The chummy, Happy Jack Squirrel time atmosphere of Elena Kagan's confirmation hearing is a little hard to take. Yes, she is "likable enough," to borrow Barack Obama's phrase about Hillary Clinton, but that won't make her any less destructive on the Supreme Court. If anything, it will make her more so.
Though generally pleasant, she has seemed a bit cocky and dishonest at times during the hearing. Notice that she is quite the confident expert on conscientious judging for someone who has never done any. And somehow Thurgood Marshall's doting pupil has suddenly become an "originalist."
She offered up several apple-polishing disclaimers about judicial restraint to a few skeptical senators, but she never actually repudiated her staggeringly inane tribute to Thurgood Marshall in the Texas Law Review. "Our modern constitution is his," she burbled with approval in that article. It is a "thing of glory."
Even in the hearing on Tuesday, where she was clearly working hard to fog up fundamental issues as much as possible, she asserted that the meaning of the Constitution can change "outside" of the amendment process. In other words, activist judges can change it. To the extent that she articulated her understanding of "originalism," it sounded very slippery: not fidelity to the meaning of the Constitution, but to the "intent" of it.
What, exactly, does "intent" mean? Anything Thurgoodian justices want it to mean. True, she said that judges are bound by the specific requirements that the Founding Fathers placed in the Constitution, such as the Senate's age requirement of 30 (yet one wonders: Isn't 30 the new 20? Shouldn't that requirement "evolve" too under the superior understanding of modern justices?). But she also implied that judges can freewheel with less obvious parts of the Constitution when the country is likely to enjoy the results of that activism (as with civil rights).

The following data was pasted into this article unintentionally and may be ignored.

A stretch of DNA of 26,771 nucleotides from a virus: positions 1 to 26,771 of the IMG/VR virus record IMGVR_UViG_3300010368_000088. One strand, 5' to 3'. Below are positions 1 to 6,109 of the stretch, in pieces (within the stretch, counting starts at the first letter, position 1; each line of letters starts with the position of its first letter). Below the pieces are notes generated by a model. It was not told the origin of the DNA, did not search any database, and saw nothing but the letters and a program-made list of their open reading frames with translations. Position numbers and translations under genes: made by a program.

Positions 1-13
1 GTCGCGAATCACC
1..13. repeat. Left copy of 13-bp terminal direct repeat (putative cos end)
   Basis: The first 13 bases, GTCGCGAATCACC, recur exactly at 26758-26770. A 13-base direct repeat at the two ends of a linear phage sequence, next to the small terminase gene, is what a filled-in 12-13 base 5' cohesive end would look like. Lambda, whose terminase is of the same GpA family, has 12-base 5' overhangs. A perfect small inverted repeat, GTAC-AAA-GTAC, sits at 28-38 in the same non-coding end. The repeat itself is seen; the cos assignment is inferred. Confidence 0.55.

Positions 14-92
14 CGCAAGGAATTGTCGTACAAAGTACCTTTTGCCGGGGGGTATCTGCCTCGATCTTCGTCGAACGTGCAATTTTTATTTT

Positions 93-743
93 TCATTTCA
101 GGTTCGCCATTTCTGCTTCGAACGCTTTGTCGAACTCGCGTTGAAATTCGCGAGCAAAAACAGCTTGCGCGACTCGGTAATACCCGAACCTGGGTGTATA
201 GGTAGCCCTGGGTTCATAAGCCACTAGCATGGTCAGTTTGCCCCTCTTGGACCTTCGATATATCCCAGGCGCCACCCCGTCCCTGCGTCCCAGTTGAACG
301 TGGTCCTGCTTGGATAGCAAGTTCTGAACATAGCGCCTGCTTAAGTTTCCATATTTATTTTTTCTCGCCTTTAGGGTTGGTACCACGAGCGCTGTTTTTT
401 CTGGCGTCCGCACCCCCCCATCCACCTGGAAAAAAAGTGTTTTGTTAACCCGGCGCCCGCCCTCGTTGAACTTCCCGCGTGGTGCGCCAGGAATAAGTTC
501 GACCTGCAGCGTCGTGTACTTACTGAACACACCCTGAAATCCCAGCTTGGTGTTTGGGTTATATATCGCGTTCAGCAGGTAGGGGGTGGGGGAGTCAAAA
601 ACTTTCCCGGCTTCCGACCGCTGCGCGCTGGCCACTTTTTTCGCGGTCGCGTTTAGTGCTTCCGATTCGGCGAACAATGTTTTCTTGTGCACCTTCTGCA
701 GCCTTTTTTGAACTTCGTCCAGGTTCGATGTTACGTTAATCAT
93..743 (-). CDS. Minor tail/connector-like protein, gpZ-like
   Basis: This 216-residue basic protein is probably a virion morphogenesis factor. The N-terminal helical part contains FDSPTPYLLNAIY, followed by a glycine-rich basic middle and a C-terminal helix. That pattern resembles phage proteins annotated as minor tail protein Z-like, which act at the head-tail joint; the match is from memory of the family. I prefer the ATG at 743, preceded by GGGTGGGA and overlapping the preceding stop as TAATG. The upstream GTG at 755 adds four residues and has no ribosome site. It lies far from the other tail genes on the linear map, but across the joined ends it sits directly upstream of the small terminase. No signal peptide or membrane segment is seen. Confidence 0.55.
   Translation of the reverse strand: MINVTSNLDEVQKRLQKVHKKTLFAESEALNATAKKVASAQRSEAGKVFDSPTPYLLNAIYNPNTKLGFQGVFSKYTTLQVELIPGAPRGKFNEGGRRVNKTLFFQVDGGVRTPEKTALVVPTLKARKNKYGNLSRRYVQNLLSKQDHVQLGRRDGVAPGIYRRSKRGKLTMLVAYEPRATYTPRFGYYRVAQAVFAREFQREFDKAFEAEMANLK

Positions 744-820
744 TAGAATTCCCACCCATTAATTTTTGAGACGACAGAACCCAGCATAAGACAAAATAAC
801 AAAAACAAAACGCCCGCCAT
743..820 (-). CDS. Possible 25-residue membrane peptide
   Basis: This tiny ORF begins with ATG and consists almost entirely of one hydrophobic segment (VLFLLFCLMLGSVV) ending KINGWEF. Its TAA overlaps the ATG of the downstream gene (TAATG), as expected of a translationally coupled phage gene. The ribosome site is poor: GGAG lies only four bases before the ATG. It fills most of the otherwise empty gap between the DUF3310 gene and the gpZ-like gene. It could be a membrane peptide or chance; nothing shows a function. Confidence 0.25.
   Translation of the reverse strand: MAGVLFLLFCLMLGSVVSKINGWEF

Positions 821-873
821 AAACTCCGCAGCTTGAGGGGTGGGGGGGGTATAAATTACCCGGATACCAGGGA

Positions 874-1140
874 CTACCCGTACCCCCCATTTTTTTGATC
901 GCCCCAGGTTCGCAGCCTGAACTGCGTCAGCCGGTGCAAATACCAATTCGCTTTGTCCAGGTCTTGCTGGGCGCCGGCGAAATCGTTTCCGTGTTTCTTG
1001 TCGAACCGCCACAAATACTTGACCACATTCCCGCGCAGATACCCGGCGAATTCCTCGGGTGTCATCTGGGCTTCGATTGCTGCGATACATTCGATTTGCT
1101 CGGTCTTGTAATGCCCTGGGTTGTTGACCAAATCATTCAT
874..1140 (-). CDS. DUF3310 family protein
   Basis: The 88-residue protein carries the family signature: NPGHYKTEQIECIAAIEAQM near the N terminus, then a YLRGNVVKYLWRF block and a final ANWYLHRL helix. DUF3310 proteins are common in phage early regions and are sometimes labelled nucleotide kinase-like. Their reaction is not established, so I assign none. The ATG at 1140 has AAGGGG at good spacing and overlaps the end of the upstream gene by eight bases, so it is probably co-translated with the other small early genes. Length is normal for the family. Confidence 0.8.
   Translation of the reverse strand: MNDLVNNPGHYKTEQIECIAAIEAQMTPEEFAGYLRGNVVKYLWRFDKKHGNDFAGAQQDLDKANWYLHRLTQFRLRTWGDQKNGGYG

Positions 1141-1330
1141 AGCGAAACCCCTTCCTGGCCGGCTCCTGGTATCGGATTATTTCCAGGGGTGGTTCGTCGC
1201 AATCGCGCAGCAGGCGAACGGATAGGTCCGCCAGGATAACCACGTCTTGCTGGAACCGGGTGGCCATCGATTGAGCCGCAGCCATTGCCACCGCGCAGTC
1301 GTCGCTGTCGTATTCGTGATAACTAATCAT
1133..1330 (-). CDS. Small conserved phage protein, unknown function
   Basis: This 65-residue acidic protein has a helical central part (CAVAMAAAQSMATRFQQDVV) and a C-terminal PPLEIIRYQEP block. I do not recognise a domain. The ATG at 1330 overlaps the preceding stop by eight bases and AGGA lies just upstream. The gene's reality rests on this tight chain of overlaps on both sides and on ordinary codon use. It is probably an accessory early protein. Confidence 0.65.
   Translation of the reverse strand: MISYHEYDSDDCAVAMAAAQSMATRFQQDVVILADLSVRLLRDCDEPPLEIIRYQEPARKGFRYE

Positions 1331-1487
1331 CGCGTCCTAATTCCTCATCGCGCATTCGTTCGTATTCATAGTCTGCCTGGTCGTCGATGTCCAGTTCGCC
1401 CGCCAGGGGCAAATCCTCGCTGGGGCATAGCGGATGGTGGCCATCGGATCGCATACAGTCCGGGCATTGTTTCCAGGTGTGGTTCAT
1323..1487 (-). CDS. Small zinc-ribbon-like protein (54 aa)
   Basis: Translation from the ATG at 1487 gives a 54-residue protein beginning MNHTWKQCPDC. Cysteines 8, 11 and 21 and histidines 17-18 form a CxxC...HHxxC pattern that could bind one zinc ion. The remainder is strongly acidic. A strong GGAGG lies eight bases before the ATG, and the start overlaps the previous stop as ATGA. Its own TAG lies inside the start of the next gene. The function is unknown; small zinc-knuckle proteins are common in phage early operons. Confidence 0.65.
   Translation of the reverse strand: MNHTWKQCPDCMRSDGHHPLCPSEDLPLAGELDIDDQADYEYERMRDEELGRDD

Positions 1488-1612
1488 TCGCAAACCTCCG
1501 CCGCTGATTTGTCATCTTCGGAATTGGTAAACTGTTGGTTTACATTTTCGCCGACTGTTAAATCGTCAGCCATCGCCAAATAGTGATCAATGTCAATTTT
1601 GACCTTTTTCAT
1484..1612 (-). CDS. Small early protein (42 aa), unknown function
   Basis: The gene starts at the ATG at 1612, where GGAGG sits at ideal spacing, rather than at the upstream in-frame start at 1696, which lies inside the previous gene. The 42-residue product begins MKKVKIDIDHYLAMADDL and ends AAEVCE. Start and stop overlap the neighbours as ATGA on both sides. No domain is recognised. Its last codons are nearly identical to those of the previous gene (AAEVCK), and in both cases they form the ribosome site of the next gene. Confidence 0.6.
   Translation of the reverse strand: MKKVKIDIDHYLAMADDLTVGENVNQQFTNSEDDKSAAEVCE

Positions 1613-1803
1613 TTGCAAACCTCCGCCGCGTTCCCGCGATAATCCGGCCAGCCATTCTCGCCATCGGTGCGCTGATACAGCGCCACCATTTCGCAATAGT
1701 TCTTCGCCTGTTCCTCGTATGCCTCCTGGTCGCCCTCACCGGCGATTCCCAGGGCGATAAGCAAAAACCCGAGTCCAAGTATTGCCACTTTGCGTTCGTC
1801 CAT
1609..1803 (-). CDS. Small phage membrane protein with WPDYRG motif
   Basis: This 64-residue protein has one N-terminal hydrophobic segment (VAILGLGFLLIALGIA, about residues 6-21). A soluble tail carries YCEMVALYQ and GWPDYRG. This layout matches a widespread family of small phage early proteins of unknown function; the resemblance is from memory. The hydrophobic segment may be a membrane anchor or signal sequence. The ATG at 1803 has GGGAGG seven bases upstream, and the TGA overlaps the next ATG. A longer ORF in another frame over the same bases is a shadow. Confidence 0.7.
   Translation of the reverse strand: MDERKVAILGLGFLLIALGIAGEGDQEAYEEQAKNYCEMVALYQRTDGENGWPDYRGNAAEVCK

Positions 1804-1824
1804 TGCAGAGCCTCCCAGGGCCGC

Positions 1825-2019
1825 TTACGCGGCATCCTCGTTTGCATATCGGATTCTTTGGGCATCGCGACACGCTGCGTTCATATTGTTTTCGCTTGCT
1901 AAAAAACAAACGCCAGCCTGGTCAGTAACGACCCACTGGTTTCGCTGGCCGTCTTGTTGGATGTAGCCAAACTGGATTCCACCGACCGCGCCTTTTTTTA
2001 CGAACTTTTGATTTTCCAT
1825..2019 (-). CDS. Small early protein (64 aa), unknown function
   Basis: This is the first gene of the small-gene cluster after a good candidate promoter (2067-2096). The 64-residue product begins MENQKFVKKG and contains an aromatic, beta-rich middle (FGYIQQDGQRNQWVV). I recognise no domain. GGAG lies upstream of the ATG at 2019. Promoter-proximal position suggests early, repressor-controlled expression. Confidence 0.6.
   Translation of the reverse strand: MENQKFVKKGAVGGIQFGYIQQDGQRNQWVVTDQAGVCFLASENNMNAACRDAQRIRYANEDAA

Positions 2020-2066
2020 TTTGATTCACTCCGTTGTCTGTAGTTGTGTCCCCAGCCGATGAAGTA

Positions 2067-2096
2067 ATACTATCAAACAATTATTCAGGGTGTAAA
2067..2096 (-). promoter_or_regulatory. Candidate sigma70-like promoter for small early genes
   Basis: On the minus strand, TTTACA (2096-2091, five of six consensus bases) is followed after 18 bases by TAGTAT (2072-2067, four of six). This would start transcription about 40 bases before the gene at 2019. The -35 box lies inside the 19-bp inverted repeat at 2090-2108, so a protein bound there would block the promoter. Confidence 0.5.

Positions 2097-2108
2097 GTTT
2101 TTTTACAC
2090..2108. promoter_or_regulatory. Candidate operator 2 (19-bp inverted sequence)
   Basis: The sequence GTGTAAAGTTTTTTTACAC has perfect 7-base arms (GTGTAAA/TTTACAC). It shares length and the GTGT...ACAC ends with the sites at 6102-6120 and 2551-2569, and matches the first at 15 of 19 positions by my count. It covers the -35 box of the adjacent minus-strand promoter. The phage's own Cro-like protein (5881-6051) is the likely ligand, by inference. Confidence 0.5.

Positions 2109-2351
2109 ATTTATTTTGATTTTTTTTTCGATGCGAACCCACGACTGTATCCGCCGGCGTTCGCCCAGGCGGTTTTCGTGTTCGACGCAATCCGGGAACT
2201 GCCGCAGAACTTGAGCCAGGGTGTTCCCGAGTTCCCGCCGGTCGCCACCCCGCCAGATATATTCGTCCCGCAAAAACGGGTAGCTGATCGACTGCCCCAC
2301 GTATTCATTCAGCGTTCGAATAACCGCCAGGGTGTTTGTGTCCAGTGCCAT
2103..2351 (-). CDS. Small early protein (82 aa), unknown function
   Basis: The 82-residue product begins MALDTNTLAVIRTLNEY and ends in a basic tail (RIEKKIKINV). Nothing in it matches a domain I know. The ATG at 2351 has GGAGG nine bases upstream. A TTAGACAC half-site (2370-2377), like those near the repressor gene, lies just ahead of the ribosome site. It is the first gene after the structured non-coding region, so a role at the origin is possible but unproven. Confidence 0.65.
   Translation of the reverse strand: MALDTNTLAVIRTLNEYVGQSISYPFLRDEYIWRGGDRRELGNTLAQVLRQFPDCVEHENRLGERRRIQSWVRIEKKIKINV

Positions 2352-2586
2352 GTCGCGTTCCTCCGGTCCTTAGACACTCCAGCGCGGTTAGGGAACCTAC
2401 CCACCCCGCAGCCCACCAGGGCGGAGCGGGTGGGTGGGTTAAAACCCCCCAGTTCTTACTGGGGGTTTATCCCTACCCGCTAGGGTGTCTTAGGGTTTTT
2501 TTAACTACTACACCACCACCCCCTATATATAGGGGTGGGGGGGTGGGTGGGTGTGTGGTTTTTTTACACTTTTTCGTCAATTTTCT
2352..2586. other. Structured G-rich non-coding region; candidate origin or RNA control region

This elastic approach explains her inexplicable comment that a judge can be at the same time an originalist and a living constitutionalist. It is not an "either or" proposition, she said to Senator Herbert Kohl, who is an owner of the Milwaukee Bucks.
Kohl's questioning, by the way, was impressive in its workmanlike stupidity. His baldly simple questions to Kagan sounded like the sort of questions he probably asks of concession-stand applicants at his arena. I almost expected him to ask her, "Where do you see yourself in five years?" But a better question in her case is: Where do you see the "living" Constitution in five years? Or thirty, for that matter. She is sure to roost on the court for decades.
Don't be surprised when the polished and polite Elena Kagan finds a constitutional right to gay marriage within the shadows and penumbras of Thurgood Marshall's Constitution. As the dean of Harvard Law School, she made it clear that she thinks homosexuals have an inalienable right to change the ethos of the United States military. If that's a right in her mind, then marriage, which is an even more basic claim than access to soldiering, has to be one too.
The sparring with Senator Sessions over her decision as Harvard dean to kick military recruiters off the main campus due to what she considered the "moral injustice" of Bill Clinton's Don't Ask, Don't Tell policy was amazingly dishonest and oily. She loves the "military," Kagan insisted to Sessions, and no one should use her Harvard policy to infer differently.
So, as it were, she hates a military policy but not the military; she hates the sin but not the sinner. When have gay-rights activists ever accepted that line of reasoning before? She treated military recruiters in the two-faced way she claims conservative segments of society treat homosexuals -- giving them second-class status while professing respect for them. This outrageous treatment of the military would have sunk a nominee in the past; now almost no one seems to care.
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